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Australia’s Marriage Equality Postal Vote Ended Last Night; “Yes” Expected To Win Big

But does a big win actually matter? Not necessarily.

Marilyn Drew Necci | November 7, 2017

For the past two months, Australians have been casting votes by mail on the question of marriage equality. The specific wording asked, “Should the law be changed to allow same-sex couples to marry?” Ballots, mailed out on September 12, were due to be turned in by November 7. That’s today here in the US, but in 16-hours-ahead Australia, it’s already tomorrow and the voting is now closed.

While final results from the voting are not expected to be available for another week, initial impressions indicate that “Yes” answers will far outnumber “No” answers. The survey, which is voluntary and non-binding (more about that in a minute), received 78.5 percent participation by the Australian public. A mid-October poll saw 59 percent of Australians having voted yes to 38 percent in the no column. At the time, Australia’s Skynews reported that three out of four remaining citizens would have to vote no for the proposition to fail.

As the voting wrapped up, polling still seemed to support this conclusion, with a Guardian poll on Tuesday finding that out of 1792 voters polled, 64 percent voted Yes, 31 percent voted No, and 5 percent declined to answer. If this balance tracks across the full spectrum of votes, Australia can expect a two-thirds majority to have voted in favor of allowing same-sex couples to marry.

Speaking to News.com.au, City of Sydney Councillor Christine Foster, a firm “Yes” advocate, expressed positive feelings about the outcome. “All the signs are really positive,” she said. “That would really be a seminal national moment for Australia; it will be a unifying moment.”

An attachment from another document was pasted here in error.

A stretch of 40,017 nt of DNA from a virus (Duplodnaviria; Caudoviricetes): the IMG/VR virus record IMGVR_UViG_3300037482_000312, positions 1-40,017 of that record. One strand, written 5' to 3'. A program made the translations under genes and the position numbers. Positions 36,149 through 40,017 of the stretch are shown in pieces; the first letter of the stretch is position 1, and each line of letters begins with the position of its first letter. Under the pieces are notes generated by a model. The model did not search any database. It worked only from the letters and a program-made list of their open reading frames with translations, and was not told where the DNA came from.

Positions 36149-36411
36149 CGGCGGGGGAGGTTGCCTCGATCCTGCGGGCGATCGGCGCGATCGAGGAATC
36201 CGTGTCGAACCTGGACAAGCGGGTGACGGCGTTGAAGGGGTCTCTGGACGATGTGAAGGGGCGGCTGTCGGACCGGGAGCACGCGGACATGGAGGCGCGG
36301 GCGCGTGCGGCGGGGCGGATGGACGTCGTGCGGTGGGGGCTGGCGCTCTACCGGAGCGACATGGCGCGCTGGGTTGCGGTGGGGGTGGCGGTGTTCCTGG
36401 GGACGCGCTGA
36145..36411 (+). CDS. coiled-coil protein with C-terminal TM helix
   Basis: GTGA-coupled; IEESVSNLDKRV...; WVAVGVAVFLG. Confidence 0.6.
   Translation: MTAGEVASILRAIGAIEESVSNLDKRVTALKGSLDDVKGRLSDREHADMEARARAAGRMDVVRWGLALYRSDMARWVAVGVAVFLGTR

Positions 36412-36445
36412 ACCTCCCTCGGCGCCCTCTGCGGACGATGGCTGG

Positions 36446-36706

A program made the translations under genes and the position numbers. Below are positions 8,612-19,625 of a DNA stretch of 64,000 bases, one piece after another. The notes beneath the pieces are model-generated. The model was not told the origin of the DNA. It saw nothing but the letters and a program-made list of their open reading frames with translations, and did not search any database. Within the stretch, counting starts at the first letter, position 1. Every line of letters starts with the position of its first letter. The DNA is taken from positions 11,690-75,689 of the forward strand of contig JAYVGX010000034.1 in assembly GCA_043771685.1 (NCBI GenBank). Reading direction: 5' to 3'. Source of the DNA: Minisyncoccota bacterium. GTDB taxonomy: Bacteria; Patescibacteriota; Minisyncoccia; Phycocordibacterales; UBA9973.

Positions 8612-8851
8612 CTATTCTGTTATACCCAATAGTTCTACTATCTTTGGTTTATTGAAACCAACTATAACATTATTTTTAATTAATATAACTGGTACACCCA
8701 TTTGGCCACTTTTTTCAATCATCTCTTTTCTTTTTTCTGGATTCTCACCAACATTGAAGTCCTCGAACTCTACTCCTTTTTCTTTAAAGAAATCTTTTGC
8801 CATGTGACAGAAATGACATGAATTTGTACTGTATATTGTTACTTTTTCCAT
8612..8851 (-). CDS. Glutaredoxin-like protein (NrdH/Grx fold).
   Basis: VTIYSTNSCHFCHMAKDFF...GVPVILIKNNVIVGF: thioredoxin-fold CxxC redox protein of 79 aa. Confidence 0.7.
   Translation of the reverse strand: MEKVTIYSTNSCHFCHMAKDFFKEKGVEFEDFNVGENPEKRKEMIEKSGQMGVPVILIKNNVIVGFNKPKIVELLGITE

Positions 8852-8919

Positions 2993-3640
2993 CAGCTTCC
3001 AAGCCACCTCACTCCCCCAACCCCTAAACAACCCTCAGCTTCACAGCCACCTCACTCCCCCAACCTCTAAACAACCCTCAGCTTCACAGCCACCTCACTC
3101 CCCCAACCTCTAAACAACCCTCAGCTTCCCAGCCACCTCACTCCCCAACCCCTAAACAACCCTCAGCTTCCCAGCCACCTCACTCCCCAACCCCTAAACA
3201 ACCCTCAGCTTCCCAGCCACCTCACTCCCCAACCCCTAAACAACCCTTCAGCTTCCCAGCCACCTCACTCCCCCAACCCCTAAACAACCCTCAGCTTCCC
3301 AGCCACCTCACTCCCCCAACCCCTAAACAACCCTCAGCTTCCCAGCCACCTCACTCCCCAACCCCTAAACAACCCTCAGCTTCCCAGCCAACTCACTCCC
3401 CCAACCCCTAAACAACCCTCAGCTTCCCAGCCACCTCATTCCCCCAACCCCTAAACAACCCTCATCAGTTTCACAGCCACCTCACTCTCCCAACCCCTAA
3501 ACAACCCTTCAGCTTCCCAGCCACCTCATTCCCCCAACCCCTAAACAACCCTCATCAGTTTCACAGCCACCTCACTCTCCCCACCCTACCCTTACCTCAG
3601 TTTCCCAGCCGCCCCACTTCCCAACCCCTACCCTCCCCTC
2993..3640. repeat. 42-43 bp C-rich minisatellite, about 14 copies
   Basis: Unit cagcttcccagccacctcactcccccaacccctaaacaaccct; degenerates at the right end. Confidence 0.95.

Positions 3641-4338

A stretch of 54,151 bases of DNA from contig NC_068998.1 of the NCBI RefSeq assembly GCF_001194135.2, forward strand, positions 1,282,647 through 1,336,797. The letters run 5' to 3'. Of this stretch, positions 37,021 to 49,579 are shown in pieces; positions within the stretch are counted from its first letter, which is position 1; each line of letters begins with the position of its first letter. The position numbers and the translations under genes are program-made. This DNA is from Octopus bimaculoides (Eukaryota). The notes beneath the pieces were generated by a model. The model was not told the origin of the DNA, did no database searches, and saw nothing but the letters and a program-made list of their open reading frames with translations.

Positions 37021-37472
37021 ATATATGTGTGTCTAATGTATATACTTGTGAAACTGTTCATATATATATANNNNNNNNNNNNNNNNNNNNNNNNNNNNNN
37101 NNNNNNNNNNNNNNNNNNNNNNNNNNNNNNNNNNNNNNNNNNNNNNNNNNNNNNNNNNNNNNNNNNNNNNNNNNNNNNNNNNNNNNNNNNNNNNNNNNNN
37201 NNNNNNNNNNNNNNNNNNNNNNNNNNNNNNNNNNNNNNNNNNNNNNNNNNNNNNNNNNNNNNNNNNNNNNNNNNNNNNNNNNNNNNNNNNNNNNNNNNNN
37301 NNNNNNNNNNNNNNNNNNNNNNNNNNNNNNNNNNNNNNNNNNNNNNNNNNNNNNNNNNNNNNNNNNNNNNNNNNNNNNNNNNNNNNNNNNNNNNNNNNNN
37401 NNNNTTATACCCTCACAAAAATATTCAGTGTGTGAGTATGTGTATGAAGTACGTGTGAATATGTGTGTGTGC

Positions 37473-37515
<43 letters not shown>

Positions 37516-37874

However, as previously mentioned, it will also be a non-binding one. At the moment, Australia’s Marriage Act includes the line, “Marriage means the union of a man and a woman to the exclusion of all others,” and that will not change as a result of this vote. The country’s Parliament must still vote on whether to change the law.

Previous Prime Minister Tony Abbott refused in 2015 to allow a free vote within Parliament to determine the question, instead proposing a plebiscite–which is a compulsory vote by all Australian citizens–on whether to change the law. After current Prime Minister Malcolm Turnbull was elected in 2016, he decided to continue with the plebiscite rather than calling for a Parliamentary vote in defiance of Abbott’s original decision. The whole thing went postal because LGBTQ advocates pointed out the unjust aspects of having a popular vote on their civil rights, and the sort of hateful campaigning this would unleash. Turnbull’s proposal of a voluntary postal vote was an attempt at compromise.


Of course, plenty of hate was dished out as a result; one memorable poster, produced by fascist hate group Ironmarch and widely circulated in Melbourne, read “Stop the fags.” However, on the whole it appears that Australians do stand in favor of joining the 21st century (which has seen 23 countries make marriage equality the law of the land since the year 2000) and making same-sex marriage legal.

All that can result from the postal vote, though, is the possibility of Parliament voting on a private member’s bill to decide the issue. It is thought that such a bill, in the event of a “Yes” victory, will be considered before the end of the year. Two bills of this type are currently before the assembly right now, and either could be voted on. According to Prime Minister Turnbull, such legislation “will absolutely sail through.” But whether all of this is true remains to be seen.

However, with the initial results we’re seeing as the polling closes, it looks like Australians will get a chance to find out, and soon. The rest of the world will certainly be watching.

Top image via LOTL